Killer Joe (2011)

I wonder how many roles Thomas Haden Church has had where he plays a white trash redneck. I seem to recall him in a similar role many, many times. Well, he plays the role often because he plays it well. It's not like the stink of playing The Sandman in that God-awful Spider-Man 3 movie follows him wherever he goes.

Enter Matthew McConaughey. He arrives into this struggling family's lives as the title character. He's a cop and a killer (not a cop killer, but it's possible he actually did kill a cop, we just know nothing about it. I mean, we get some back story, but it's not like we have his whole life story). This is a very different role than I'm used to seeing shirtless Matt in, and he actually pulls it off well.

The son of the family comes up with the idea of killing the estranged mother for the insurance money. As her beneficiary is the ditsy daughter, the family (complete with immodest stepmother) could pay the hitman (Matt) with the spoils when it's paid out. Everyone agrees that this is an amazing idea, and it's really surprising that no one has ever tried this kind of thing before, as it doesn't appear to have any downside.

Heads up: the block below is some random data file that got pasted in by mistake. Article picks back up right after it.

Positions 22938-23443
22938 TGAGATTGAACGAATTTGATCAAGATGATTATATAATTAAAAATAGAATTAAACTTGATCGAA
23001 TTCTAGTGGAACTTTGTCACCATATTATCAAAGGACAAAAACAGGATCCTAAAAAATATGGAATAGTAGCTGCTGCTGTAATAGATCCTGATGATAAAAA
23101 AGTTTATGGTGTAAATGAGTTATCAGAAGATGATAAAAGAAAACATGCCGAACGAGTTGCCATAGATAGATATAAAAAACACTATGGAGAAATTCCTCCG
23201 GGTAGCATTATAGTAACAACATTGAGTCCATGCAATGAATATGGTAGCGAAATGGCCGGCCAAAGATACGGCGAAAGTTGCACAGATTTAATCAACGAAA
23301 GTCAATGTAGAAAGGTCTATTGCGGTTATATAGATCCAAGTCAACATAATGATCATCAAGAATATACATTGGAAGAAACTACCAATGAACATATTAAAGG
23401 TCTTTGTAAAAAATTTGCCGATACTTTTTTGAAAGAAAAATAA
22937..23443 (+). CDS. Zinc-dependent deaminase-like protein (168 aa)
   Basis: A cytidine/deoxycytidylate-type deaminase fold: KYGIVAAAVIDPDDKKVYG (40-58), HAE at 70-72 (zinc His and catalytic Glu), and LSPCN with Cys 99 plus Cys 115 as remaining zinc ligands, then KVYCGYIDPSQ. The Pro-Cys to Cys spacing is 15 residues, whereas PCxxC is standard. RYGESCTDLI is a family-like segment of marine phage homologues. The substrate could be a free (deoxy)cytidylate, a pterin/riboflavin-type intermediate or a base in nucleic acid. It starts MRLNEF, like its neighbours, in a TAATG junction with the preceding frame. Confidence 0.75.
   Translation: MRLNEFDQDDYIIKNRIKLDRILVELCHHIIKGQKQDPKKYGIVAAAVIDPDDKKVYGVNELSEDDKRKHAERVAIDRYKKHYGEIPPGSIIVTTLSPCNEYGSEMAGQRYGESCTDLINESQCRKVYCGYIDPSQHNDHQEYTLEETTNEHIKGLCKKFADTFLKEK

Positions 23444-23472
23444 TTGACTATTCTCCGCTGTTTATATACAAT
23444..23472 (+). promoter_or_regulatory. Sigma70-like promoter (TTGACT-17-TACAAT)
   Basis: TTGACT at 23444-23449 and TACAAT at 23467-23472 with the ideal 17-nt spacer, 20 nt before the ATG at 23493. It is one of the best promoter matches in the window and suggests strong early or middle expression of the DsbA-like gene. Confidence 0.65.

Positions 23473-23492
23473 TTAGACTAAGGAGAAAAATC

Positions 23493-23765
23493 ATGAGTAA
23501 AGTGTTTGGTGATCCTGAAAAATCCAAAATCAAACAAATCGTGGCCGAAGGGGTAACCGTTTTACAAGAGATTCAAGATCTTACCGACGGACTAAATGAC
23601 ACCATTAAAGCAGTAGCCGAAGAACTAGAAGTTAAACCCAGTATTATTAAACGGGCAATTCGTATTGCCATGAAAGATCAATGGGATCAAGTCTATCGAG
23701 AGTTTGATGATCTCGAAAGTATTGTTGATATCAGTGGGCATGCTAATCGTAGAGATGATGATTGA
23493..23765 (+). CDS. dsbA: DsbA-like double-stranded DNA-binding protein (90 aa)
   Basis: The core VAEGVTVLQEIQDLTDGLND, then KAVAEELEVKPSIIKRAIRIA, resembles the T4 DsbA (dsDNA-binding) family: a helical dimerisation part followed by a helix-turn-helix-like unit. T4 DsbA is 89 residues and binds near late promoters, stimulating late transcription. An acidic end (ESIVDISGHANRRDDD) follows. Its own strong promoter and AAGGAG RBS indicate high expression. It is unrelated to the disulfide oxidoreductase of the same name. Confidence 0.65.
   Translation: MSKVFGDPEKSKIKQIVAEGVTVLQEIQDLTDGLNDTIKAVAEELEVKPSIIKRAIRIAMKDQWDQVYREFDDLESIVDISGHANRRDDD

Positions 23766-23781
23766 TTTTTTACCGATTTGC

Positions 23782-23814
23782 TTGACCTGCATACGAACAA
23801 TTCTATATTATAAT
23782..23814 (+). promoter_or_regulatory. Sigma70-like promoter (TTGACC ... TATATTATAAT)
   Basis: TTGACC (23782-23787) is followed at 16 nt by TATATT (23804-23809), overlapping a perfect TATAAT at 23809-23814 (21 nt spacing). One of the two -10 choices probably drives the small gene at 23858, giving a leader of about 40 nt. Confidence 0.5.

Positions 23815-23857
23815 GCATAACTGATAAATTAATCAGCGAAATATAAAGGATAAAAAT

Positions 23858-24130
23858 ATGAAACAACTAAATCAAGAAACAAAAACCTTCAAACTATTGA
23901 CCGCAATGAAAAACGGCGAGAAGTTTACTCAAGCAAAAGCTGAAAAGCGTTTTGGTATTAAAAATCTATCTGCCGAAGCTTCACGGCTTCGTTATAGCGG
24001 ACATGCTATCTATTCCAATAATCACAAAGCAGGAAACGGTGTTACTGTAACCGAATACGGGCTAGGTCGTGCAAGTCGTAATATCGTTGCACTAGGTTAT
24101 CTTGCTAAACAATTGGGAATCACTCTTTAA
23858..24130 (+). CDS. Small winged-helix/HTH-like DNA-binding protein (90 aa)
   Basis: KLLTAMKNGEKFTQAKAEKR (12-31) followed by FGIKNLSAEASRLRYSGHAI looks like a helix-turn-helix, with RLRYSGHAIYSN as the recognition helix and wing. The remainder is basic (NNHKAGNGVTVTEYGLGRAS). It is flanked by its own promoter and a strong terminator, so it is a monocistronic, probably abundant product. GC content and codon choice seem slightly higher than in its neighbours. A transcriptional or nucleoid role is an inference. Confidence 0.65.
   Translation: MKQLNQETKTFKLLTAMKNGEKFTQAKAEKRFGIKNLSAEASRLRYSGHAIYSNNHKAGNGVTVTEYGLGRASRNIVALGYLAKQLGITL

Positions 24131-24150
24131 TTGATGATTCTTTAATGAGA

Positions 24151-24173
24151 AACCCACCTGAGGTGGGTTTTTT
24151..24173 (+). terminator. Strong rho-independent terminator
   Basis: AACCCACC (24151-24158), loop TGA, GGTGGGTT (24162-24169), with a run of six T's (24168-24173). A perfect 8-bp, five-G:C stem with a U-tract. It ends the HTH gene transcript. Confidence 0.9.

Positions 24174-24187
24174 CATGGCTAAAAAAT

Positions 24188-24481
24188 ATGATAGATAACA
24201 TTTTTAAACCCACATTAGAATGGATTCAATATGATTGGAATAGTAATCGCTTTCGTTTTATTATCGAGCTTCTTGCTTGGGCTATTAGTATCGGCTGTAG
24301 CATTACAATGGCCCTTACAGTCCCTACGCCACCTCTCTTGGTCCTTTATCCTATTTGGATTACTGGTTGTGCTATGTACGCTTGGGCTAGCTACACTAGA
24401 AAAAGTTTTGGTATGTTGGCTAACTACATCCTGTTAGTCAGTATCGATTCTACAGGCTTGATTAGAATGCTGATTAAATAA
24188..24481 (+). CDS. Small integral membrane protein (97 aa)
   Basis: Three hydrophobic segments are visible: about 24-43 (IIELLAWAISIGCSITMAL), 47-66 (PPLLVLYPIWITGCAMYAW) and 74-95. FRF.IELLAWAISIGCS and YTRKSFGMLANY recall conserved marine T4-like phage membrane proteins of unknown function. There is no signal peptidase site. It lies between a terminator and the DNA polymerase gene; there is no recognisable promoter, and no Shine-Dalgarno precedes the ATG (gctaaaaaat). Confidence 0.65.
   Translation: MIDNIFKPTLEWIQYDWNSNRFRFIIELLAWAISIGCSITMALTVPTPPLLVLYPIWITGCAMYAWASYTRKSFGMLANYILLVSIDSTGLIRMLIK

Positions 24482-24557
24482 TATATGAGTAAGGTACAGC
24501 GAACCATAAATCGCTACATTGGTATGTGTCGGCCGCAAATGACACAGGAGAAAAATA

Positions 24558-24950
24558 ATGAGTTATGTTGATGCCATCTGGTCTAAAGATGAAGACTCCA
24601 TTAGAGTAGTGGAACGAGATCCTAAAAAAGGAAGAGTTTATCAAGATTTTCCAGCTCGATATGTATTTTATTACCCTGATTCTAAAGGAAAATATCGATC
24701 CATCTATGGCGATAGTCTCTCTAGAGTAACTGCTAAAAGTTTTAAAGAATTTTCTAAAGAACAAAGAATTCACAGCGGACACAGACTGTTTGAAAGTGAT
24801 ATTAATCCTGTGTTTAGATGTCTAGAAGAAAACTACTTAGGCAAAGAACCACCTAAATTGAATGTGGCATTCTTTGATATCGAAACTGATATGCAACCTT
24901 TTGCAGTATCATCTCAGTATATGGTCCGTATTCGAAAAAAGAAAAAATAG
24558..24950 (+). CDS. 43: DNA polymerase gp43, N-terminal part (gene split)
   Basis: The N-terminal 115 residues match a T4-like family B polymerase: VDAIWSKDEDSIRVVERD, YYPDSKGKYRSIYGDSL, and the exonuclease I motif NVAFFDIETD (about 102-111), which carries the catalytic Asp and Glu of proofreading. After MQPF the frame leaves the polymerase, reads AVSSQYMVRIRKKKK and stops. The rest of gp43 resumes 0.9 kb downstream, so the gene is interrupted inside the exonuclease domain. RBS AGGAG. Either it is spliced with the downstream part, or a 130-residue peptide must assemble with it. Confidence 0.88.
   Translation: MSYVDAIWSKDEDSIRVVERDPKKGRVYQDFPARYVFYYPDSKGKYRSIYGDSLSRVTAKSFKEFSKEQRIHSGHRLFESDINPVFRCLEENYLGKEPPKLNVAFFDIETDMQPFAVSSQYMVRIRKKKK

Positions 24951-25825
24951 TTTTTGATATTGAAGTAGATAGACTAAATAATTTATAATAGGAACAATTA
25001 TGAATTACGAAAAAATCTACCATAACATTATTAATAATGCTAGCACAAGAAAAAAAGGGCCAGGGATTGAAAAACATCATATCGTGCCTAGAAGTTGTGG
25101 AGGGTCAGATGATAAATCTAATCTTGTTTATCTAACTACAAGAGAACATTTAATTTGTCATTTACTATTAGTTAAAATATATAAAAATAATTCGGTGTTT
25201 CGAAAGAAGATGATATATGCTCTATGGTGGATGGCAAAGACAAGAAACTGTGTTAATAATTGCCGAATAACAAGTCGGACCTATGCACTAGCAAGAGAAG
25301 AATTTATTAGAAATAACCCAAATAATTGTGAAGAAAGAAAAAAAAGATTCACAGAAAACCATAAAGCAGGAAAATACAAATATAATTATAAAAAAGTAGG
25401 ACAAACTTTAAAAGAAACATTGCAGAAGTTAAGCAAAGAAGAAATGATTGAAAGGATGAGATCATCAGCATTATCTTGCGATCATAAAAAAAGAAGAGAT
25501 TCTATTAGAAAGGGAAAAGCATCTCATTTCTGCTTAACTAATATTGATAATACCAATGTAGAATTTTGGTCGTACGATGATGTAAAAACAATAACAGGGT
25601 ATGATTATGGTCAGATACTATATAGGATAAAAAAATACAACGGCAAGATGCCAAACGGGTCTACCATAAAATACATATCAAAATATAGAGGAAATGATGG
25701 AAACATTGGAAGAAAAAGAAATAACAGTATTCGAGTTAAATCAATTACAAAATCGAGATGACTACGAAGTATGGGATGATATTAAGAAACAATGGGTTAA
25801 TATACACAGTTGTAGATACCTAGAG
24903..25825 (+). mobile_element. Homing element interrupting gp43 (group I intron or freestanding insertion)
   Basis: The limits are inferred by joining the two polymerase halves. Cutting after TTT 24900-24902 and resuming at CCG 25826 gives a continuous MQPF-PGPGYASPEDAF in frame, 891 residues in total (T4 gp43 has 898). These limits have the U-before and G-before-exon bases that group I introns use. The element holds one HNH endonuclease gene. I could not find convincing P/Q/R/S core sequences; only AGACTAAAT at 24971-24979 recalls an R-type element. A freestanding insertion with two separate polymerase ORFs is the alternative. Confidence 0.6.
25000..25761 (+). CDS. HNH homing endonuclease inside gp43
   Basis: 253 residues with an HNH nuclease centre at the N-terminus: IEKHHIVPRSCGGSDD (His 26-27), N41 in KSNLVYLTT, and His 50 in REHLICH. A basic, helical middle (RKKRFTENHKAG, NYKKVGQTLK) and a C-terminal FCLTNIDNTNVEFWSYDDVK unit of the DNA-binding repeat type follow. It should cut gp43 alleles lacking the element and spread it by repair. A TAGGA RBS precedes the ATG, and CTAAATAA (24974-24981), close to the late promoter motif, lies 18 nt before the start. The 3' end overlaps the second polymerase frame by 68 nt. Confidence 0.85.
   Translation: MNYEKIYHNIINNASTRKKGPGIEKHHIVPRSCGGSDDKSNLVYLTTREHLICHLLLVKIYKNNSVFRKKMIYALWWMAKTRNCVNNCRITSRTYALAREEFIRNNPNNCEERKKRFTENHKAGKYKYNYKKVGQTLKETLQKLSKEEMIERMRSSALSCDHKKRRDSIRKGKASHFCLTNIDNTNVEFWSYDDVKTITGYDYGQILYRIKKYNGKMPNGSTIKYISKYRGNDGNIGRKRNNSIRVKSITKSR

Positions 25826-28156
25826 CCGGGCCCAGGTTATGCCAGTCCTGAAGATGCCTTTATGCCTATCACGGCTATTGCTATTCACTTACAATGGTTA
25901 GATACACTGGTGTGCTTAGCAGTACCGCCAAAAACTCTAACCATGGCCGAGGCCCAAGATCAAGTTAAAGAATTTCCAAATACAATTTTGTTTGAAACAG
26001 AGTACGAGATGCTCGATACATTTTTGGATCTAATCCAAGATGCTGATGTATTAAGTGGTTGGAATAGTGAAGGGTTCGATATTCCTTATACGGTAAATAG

Well, Matthew's character wants to be paid in advance, not surprisingly. The destitute family can't come up with the money, so the impressively creepy McConaughey decides that he will take a retainer of affection from the daughter (the pretty Juno Temple). The shy and somewhat slow daughter becomes a kind of obsession for Killer Joe, and the subsequent bad things that happen do nothing but reinforce his entrancement.

All in all, it's a fairly simple storyline, but the dialogue is pretty good, and the acting was very good. Seriously, I didn't expect most of the actors to do the job of developing their roles this well.

The story is pretty cut-and-dry.
The dialogue is, as I said, pretty good.
The acting was great.
The cinematography was good.
The direction was great.
The editing was good for the most part.

All told, it was a decent movie. It was a bit slow for my taste, and I wouldn't have seen it in a theater, but it's worth the Netflix rental.

3.0/5



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